One of the age-old dilemmas in the philanthropic space is the notion of “if we don’t show everybody what we do all the time, they will wonder where their money is going.”

And, while it’s true that donors want to see their money going to solid programs instead of operations, it’s important to recognize not every donor wants/needs to know about every program.

We are all inundated with information ALL OF THE TIME, which means relationship management is more important than ever. Nonprofits need to recognize the channel from which their constituents, donors, and supporters are coming, tailor the message based on the audience, and show them the sexiest program that appeals to the audience’s personal sensibilities. Once you’ve hooked them, you can slowly reveal your 10 other programs (another post, another day) and show the breadth of your reach.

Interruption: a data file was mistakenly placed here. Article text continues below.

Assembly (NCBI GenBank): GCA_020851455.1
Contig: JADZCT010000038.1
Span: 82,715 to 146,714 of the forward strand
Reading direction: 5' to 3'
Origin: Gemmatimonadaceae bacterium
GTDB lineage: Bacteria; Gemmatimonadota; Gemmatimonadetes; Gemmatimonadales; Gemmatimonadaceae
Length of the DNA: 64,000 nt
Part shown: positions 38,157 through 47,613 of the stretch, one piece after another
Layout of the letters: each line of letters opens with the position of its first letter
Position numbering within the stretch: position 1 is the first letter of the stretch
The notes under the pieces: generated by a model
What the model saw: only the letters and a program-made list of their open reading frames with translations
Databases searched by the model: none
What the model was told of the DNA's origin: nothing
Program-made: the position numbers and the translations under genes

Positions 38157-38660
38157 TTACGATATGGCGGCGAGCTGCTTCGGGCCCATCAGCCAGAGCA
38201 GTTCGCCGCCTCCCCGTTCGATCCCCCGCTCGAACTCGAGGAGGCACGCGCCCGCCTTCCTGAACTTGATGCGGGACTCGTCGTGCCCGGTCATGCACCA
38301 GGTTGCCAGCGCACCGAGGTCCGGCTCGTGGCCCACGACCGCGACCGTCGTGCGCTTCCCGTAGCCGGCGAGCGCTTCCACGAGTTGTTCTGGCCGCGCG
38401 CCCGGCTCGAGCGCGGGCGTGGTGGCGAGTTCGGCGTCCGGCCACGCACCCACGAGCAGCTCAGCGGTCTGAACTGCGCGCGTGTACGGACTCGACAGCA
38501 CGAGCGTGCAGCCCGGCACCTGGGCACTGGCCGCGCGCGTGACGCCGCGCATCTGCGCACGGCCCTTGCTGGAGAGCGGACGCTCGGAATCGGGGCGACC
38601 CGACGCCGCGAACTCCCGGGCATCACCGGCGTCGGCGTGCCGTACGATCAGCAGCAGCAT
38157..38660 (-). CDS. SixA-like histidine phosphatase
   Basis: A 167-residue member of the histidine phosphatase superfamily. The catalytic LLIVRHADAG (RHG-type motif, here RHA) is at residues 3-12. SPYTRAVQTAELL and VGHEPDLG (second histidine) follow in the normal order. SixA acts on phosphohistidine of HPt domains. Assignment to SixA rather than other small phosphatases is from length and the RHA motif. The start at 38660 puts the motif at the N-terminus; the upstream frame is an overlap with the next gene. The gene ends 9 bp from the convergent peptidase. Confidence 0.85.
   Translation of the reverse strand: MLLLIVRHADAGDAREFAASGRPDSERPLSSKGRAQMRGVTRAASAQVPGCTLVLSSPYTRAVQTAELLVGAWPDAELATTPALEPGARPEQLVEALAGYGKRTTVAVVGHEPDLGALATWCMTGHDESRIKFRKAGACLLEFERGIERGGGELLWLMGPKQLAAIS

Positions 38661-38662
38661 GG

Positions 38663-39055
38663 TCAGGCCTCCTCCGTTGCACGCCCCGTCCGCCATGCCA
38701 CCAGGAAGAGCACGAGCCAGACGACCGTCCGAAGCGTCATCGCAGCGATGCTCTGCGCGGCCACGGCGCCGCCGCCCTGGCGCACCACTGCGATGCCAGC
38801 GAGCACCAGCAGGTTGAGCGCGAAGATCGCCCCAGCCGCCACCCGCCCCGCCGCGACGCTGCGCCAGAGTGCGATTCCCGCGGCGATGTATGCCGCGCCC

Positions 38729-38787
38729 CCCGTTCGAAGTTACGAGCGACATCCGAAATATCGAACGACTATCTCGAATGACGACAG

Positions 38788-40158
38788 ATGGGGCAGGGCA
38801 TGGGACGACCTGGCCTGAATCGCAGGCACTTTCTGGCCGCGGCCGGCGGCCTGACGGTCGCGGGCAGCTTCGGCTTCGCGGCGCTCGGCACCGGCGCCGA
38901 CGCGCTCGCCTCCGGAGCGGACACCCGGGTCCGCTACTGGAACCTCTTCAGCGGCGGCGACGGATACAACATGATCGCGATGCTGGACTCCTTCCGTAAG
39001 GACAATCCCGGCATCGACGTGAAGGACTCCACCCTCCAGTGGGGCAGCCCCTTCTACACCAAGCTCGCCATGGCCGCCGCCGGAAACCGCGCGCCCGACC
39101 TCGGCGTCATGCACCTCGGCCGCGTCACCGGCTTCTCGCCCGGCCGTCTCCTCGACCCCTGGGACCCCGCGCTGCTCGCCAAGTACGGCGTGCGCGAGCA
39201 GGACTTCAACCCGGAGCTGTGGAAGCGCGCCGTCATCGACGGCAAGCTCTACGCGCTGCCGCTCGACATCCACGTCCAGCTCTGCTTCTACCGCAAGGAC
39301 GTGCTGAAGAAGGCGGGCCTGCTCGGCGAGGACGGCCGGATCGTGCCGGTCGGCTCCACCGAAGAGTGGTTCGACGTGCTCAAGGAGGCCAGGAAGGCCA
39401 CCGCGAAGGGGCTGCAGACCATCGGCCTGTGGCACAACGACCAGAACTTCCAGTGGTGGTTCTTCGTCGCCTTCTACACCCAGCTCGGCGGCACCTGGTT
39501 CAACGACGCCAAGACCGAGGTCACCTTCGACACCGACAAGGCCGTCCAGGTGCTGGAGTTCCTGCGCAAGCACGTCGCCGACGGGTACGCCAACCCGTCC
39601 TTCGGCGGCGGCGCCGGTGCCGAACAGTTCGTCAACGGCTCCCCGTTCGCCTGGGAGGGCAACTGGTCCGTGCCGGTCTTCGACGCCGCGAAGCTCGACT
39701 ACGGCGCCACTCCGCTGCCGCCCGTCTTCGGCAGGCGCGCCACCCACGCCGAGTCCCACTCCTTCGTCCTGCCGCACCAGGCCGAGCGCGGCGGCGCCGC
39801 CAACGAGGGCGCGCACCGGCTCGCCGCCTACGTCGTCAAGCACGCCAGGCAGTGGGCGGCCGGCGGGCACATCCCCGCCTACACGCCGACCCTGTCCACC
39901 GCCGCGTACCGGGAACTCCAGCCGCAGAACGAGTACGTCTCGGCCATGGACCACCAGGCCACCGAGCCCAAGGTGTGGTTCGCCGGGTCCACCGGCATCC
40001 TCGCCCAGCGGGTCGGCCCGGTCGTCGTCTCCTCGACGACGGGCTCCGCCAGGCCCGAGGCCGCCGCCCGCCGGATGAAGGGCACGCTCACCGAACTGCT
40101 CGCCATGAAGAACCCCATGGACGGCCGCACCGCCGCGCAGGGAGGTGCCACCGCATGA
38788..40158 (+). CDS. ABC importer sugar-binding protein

You have seconds, if not microseconds, for people to make an emotional connection to your organization. Make sure you lead with your A-game and allow supporting characters to make an appearance when they’re needed. A great for-profit example of this is when retailers insist that all of their recommended products are just as important as the product that the customer chose to look at. Research shows that customers are often confused by the clutter of too many products on a page and wish more attention were given to the product they chose. Conversely they want recommendations from the retailer about what ‘goes well’ with that product. The notion is simple really – focus on what the customer has explicitly told you they care about, and allow them to discover the nuggets of additional products in their time; don’t be greedy.

And the same is true for you my philanthropic friends. Wouldn’t you rather create a relationship by connecting with someone who truly is passionate about one thing you do rather than making a “sale” with someone that is confused by all you do?

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